Tron Run/r Review: End of Line?

Tron Run/r is a video game that actually spells its title that way. It’s published by Disney and developed by Sanzaru Games, makers of the last Sly Cooper. It’s an endless runner based in the Tron universe. It’s one of the hardest examples of the genre I’ve played. The PS4 version crashed on me a few times. I had a pretty good time with it the 95 percent of the time that it wasn’t crashing!

I’m not sure what else to say.

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Disney continues the trend of putting the word “Disney” above their stuff. I kind of love it.

Tron Run/r is a bit of an experiment from Disney. It’s one of the first results from their new plan to license out IP and put out more, smaller games. It started as a Steam Early Access project, and then when it was finished it launched on consoles as well. It has a season pass, and new content has come out at a steady clip.

Unlike many endless runners, this game isn’t lane based: you have full control over where your character runs. It also has a ton of mechanics. Jumping, sliding, dodging, attacks, wall-running, grinding, and numerous game-changing powerups all make an appearance. This is a game for hardcore action fans that also happen to really love Tron.

I sit right at the intersection of those lines, but given how niche of a product Tron is in 2016…I’m not sure how many other people do.

The game includes a number of modes. “Disc” is the default running mode. It uses finite, designed levels that increase in difficulty. “Cycle” is an endless runner but on a light cycle, also with pre-defined levels. The driving mechanics felt squirrelly to me at first, but once I got a handle on them they were quite satisfying. “Stream” is a truly endless mode featuring procedurally- generated levels. “Outlands” is the first big expansion pack, but it’s just a new collection of super-hard Disc and Cycle levels.

Tron Run/r is super demanding. It’s not impossibly challenging, but it requires patience and practice to master its timing and mechanics. It frustrated me a few times, but I persevered and was rewarded. Each level has a three-star ranking system, and its own leaderboard for the score-obsessed.

Graphically, it’s very nice, even on the PS4 (Where I played it). It runs on Unreal Engine 4, and makes full use of lighting and reflection effects to re-create the Tron world. It looks more like Tron Legacy than the original movie, but if you buy the season pass you get a bunch of costumes based on the original film. I have zero complaints about the visuals.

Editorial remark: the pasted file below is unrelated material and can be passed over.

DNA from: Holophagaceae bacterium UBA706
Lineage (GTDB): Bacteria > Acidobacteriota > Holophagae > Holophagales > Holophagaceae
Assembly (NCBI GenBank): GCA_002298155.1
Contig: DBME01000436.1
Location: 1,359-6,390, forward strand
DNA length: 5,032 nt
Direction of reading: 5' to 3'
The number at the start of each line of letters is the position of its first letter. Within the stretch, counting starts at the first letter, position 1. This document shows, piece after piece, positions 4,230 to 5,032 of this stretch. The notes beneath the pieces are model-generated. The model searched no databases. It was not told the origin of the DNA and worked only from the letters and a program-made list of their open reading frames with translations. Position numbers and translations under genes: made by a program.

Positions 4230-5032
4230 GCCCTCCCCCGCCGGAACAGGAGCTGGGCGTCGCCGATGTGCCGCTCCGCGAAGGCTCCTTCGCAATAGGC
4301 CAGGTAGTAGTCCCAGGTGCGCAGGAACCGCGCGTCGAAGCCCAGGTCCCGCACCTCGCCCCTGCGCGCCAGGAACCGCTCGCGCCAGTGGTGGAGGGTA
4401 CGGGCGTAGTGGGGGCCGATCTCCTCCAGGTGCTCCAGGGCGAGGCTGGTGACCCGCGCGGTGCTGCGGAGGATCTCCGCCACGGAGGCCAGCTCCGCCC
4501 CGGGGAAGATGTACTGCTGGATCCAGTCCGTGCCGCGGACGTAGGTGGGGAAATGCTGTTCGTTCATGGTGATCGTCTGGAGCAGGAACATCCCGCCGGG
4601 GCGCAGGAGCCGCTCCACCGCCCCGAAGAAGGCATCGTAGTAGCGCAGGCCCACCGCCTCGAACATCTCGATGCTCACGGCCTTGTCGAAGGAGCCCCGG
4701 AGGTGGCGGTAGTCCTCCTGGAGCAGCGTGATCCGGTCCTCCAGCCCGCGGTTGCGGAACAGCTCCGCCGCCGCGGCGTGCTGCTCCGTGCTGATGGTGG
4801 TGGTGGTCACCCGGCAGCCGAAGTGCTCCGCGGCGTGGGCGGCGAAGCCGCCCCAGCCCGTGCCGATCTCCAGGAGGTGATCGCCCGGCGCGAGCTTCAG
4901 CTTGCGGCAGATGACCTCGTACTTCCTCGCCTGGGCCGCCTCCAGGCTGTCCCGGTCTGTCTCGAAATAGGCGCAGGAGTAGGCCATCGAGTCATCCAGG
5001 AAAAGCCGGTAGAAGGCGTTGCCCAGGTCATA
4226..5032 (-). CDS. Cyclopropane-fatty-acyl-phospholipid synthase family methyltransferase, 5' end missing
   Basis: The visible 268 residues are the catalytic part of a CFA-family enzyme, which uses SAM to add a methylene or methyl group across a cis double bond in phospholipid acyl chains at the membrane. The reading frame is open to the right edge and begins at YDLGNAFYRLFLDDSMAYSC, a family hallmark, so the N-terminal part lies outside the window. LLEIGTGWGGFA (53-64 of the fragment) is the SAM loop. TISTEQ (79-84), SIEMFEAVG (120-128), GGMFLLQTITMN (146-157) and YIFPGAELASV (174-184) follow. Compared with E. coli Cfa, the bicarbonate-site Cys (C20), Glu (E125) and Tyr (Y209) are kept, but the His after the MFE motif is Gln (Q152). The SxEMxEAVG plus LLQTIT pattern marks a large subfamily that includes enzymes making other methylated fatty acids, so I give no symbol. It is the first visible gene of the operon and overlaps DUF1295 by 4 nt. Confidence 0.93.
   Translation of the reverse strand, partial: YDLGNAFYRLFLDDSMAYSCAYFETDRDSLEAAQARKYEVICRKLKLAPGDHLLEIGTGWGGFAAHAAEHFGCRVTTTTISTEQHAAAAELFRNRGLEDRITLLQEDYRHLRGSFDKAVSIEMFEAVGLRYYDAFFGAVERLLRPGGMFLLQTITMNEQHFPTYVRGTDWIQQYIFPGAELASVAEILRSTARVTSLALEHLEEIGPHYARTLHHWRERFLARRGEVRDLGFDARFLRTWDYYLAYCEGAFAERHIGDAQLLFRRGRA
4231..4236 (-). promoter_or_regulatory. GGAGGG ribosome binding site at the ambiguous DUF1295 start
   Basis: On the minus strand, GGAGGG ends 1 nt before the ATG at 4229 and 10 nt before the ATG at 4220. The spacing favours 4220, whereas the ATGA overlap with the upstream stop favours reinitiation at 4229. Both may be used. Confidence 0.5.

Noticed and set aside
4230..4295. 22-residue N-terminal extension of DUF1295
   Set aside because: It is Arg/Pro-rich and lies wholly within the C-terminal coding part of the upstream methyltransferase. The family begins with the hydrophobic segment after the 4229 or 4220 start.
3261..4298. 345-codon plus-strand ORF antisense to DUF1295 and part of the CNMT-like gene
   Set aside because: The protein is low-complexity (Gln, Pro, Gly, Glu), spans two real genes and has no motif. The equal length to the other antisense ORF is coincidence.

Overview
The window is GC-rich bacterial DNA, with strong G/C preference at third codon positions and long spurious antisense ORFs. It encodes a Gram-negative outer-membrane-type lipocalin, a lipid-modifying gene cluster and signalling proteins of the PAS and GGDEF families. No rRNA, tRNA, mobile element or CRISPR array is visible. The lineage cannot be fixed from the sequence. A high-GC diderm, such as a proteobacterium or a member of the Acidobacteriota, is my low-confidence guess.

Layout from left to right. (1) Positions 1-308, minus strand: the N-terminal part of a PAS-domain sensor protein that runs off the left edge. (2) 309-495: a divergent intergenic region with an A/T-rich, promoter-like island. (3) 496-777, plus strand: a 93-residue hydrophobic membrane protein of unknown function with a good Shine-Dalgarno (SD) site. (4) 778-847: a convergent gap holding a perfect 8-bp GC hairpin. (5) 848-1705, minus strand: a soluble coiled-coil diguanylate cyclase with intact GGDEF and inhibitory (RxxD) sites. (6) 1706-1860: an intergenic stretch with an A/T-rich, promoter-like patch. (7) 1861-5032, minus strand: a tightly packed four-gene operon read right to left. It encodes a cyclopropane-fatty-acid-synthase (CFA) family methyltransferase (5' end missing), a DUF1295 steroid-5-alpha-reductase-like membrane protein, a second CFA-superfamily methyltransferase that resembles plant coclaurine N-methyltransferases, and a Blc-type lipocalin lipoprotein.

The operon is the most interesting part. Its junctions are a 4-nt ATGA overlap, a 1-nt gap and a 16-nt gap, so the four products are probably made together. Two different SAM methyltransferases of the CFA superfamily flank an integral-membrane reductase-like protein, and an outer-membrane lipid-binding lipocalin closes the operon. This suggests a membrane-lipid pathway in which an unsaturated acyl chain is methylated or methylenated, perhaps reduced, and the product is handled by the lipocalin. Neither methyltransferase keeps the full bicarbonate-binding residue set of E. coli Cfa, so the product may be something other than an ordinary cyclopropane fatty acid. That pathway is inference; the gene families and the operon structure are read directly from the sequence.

The sound is also exceptional. The music is not by Daft Punk (who scored the second movie) but instead by techno legend Giorgio Moroder, and it’s perfect. Moroder knows, probably better than anyone, how to make this sort of music, and while I would have liked to hear some more of Wendy Carlos’s classic score, I still really like what’s here.

You have to either really like Tron or really like endless runners to enjoy this game. It’s too difficult for casual fans of the runner genre, and it’s too Tron-like to be of interest to people that know nothing about Tron. It crashed on me a couple of times, and once my save data corrupted (fortunately I had a cloud backup). The game has a currency system with optional microtransactions, and although the currency is very helpful for buying powerups, I didn’t feel overtly exploited.

If you want a really hard Tron video game then you’ll probably love this. If you don’t…then you can safely ignore it. A demo is available for PC, PS4, and Xbox One, and it gives a pretty good sample of the game. Be aware though, the demo levels are not fully representative of the quickly-escalating difficulty of the main game.

I apologize for the Tron joke in the headline of this article, I’ve just always wanted to write “End of Line” in something and have it actually be relevant.

I do radio voice work by day, and write by day and night. I studied film and production. I love audio, design, and music. Also video games.

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